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MP applies fuel pressure during House debate


Wednesday 16th November 2011 (Andrew Griffiths)
MP applies fuel pressure during House debate

BURTON’S MP has called for action over the ‘spiralling cost’ of petrol.

Conservative Andrew Griffiths spoke in the House of Commons yesterday in a debate about how fuel prices could be driven down.

Mr Griffiths was among 116 MPs from different parties to sign the motion backing a debate on fuel prices, which also attracted 110,000 signatures in an online petition.

He said that industry and businesses in Burton had been ‘massively’ hit by recent hikes in fuel prices, and pointed the finger at supermarkets for holding a ‘monopoly’ on the marketplace.

Speaking in the House, he said: “Businesses are saying it’s having a real impact.

“My constituents are suffering because they have had pay freezes and pay cuts.

“They are suffering because of inflation, and they are suffering because of large increases in oil prices.”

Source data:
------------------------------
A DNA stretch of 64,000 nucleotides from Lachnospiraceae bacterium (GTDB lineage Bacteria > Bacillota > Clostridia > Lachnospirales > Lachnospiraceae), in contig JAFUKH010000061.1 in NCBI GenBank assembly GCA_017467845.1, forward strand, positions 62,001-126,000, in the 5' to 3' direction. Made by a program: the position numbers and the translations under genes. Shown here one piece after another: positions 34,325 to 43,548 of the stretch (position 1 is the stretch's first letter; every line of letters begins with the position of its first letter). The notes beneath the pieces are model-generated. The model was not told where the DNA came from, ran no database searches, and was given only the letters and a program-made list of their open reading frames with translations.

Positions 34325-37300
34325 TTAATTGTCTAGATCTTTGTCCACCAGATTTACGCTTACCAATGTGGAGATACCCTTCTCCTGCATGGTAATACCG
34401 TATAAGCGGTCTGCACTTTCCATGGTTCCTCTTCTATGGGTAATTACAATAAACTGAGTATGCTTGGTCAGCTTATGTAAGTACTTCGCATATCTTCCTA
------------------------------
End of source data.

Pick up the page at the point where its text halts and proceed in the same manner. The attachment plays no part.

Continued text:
He said people were being faced with a difficult choice of either paying to maintain their cars, or filling up their cars with fuel to go to work and pick up their children from school.

The Labour benches argued that the Government needed to make a cut in VAT, as the increase in January had heaped further misery on struggling motorists.

Fuel prices have tripled in the last 20 years, with the average price at the pumps now reaching 134.2p for a litre of unleaded in Burton.

Fuel duty is due to increase by 3p a litre in January, and the tax currently accounts for around 58p in a litre. VAT makes up 22p and 45p is due to the cost of oil, while 7p goes to the retailer.

MPs also discussed the disparity in the cost of fuel between areas. Yesterday, a Mail photographer snapped the prices at forecourts across the area, which ranged from 131.9p to 136.9p for a litre of unleaded.

Mr Griffiths said supermarkets were having ‘an anti-competitive’ effect on the marketplace and were ‘driving prices up’, and revealed he had been advised to write to the Office of Fair Trading.

MP Robert Halfon, who submitted the motion calling for the debate, argued that fuel duty had ‘the engine of a Rolls-Royce’ but had ‘the brakes of a lawn mower.’

He said petrol was ‘so expensive, it is driving people off the road.

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